What do successful entrepreneurs and the Institute of Public Administration Australia (IPAA) in Canberra have in common? Innovation capital — good people, good networks and a good reputation — to drive change.
IPAA ACT focuses on the promotion of excellence and professionalism in public administration. This not-for-profit organisation has built up ‘innovation capital’ over many years and it’s now paying dividends.
IPAA ACT is a well-oiled machine, delivering 60 face-to-face events each year for the Canberra public sector.
But, like for so many of us, the COVID-19 pandemic has thrown a spanner in IPAA’s works. Gathering in the same room is no longer de rigueur — for good reason — but the show must go on.
Chief Executive Officer, Drew Baker, and Program Director, Sunny Huston, are fast-paced can-doers but when social distancing restrictions hit, they stopped… took a breath… and started with the basics.
‘We asked ourselves, what is our purpose? What do our members need from us right now? And then we brainstormed how we could deliver this in a different way,’ says Sunny.
Within a week, IPAA adapted their physical event series into a virtual series, featuring videos, podcasts, webinars, and a weekly newsletter. And they even converted half their office space into a fully equipped audio visual studio to make it all happen on-site!
‘Our core business hasn’t changed but how we deliver and the speed to market has changed,’ says Drew. ‘COVID-19 has hit the accelerator. We’re moving at a much quicker pace than we normally do.’
These quick changes have been possible because of some foundational enabling pieces, assembled over time — a capable team, suitable technology, strong networks, and a good reputation.
In other words ‘innovation capital’.
‘We have a progressive CEO who’s open to hearing everyone’s ideas and we’ve built a team with the right skills to make things happen,’ says Sunny. ‘We also have the right infrastructure and technology — we’re cloud-based, we all have laptops and we’ve now bought our own studio equipment.’
Despite this, it’s been a steep learning curve for the IPAA team as digital content formats are fairly new to them.
‘We pulled in some outside help to begin with but we’re learning to drive the bus ourselves,’ declares Sunny. ‘We’re also looking at things with fresh eyes and being brave and pushing our own boundaries.’
At a time like this, relationships matter.
‘The IPAA Council, which governs our organisation, has given us unconditional support to do the things that we need to do. Our track record means we’re trusted,’ says Drew.
‘In a time of crisis, you lean on your partners and supporters. It takes a simple phone call to make things happen,’ he adds. ‘Like contentgroup and EAVS who leant us studio equipment and helped us set it up without any fuss.
‘And the Deputy Secretary and Chief Operating Officer at the Department of Home Affairs, who stepped in to do a podcast literally at the last minute when someone had to pull out. We asked her to participate late on a Friday afternoon, recorded her on Monday afternoon and got the podcast out by 8 am on Tuesday. That’s impressive because senior executives are busy people and there’s a lot of work that goes on behind the scenes to pull these podcasts together.’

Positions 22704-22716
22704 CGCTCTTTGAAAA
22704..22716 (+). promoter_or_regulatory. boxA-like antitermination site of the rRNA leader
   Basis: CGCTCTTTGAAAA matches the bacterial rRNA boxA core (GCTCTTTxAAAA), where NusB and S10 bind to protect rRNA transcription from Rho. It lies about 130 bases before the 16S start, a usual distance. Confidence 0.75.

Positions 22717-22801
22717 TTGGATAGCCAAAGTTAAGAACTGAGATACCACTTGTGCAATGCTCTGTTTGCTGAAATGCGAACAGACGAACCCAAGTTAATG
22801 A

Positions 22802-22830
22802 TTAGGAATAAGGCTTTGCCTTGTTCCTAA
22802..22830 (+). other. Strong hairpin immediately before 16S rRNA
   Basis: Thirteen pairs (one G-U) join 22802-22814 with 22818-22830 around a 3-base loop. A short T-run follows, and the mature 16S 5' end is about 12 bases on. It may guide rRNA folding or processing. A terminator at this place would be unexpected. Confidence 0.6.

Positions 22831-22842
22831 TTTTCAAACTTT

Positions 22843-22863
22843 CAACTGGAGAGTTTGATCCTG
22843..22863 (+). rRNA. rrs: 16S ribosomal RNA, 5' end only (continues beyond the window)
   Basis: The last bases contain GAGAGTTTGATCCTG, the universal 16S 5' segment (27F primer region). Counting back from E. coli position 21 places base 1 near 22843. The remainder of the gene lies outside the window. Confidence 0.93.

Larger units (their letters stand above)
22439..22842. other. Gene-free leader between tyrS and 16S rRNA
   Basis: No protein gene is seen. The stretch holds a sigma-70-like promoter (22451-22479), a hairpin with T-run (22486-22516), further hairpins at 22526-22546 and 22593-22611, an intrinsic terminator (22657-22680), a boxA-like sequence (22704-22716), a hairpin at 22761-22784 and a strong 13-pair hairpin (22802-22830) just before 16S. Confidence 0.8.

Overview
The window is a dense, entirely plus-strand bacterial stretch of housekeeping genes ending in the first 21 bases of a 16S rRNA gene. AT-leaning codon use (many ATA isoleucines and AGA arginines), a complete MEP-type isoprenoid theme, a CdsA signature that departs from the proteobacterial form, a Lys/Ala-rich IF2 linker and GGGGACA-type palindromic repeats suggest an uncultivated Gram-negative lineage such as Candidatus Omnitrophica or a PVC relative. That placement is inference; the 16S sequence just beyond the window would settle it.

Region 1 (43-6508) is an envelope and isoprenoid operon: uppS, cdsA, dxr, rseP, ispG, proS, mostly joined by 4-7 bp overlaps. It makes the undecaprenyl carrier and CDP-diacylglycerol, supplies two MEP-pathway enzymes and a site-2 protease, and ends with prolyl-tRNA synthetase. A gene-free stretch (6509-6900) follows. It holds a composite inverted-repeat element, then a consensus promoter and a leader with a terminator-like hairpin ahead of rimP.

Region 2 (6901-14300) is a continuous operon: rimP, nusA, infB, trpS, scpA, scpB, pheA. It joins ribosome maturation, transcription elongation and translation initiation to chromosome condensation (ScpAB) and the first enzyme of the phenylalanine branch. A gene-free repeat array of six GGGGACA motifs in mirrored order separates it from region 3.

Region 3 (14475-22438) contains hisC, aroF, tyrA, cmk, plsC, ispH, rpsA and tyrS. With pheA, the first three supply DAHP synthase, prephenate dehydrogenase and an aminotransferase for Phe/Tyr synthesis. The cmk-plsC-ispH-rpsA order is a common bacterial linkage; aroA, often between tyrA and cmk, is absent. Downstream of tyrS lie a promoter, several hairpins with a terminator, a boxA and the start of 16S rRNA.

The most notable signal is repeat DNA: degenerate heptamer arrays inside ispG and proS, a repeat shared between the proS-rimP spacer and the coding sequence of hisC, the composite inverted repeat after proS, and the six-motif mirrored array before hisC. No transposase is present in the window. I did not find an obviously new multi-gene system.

The Australian Public Service graduates also trusted IPAA enough to be the testers for the organisation’s first virtual gig. The Graduate Data Network Forum was planned as a one-day conference at the National Gallery of Australia in April. But instead, IPAA produced a combination of pre-recorded speeches and live-streamed panel sessions, and posted them over a month.
This experiment worked well so IPAA ploughed on with other digital formats, like podcasts.
‘To be honest, we weren’t sure that we could do a podcast or that it would be popular,’ says Drew. ‘But we gave it a go and it blew us away, and really challenged our assumptions. There’s been a huge interest in the content. Downloads have been phenomenal, surpassing the reach we have with both our physical events and videos combined!’
Drew says this period of experimentation will have lasting effects on IPAA’s future model.
‘This has really shifted our thinking about how we deliver our content. We’ll keep podcasts as one of our standard services and our office will remain as a studio for the foreseeable future.
‘But we’ll also keep hosting physical events, when that’s possible, because there’s nothing like connecting in person over drinks at celebratory events — like the Public Sector Innovation Award ceremony each July.’
IPAA has succeeded in adapting to the ‘new normal’ by consciously investing in innovation capital early on. It allowed them to draw from the bank — their networks — when life threw them a curve ball.
The Public Sector Innovation Network (PSIN) was an Australian government network helping public servants understand and apply innovation in their daily work. PSIN ceased on 8 January 2021.
See more PSIN resources or read about PSIN on the National Library of Australia Trove archive.